Microsoft Office Tutorials and References

In Depth Information

**Audit a Formula to Locate Errors**

Audit a Formula

to Locate Errors

If you know or suspect that a formula error is

caused by an error in another cell, you can

audit the formula to locate the cell that is

causing the error.

If a formula error is the result of referencing

other cells that contain errors or inappropriate

values, you must determine which cell is

causing the error. This is straightforward if the

formula references only a single cell, but it

becomes progressively more difficult as the

number of references increases.

To determine which cell is causing the error in

your formula, you can use the auditing features

in Excel to visualize and trace a formula’s input

values and error sources. Auditing operates by

creating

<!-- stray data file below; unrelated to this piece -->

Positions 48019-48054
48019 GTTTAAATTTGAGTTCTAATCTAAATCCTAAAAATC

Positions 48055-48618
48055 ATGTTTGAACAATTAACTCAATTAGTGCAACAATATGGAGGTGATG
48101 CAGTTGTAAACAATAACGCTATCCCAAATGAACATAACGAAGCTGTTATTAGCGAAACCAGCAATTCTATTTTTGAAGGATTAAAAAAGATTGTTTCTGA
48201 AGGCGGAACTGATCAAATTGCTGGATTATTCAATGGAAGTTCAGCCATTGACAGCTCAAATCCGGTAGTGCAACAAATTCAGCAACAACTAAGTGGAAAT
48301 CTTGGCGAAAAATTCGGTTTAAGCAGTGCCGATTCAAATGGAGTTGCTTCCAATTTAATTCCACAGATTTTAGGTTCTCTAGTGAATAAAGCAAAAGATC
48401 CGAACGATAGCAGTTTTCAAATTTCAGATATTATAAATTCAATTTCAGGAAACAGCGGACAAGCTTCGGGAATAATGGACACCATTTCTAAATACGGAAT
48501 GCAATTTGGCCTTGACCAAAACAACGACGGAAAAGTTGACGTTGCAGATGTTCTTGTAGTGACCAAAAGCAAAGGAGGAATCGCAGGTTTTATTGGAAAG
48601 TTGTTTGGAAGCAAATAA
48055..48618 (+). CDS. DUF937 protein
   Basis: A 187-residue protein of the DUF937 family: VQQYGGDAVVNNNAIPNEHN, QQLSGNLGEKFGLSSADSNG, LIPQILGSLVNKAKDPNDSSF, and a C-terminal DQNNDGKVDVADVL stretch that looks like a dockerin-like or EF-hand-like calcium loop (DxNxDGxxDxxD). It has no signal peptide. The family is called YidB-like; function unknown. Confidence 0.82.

tracers
— arrows that literally point

out the cells involved in a formula. You can

use tracers to find three kinds of cells:

precedents,
which are cells that are directly or

indirectly referenced in a formula;
dependents,

which are cells that are directly or indirectly

referenced by a formula in another cell; and

errors,
which are cells that contain an error

value and are directly or indirectly referenced

in a formula.

Trace Precedents

1
Click the cell containing

the formula whose

precedents you want to

trace.

2
Click the Formulas tab.

3
Click Trace Precedents.

●
Excel adds a tracer arrow

to each direct precedent.

4
Repeat step 3 until you

have added tracer arrows

for all the formula’s

indirect precedents.

2

3

1

2

3

Trace Dependents

1
Click the cell containing

the formula whose

dependents you want to

trace.

2
Click the Formulas tab.

3
Click Trace Dependents.

●

1

Excel adds a tracer arrow

to each direct dependent.

4
Repeat step 3 until you

have added tracer arrows

for all the formula’s

indirect dependents.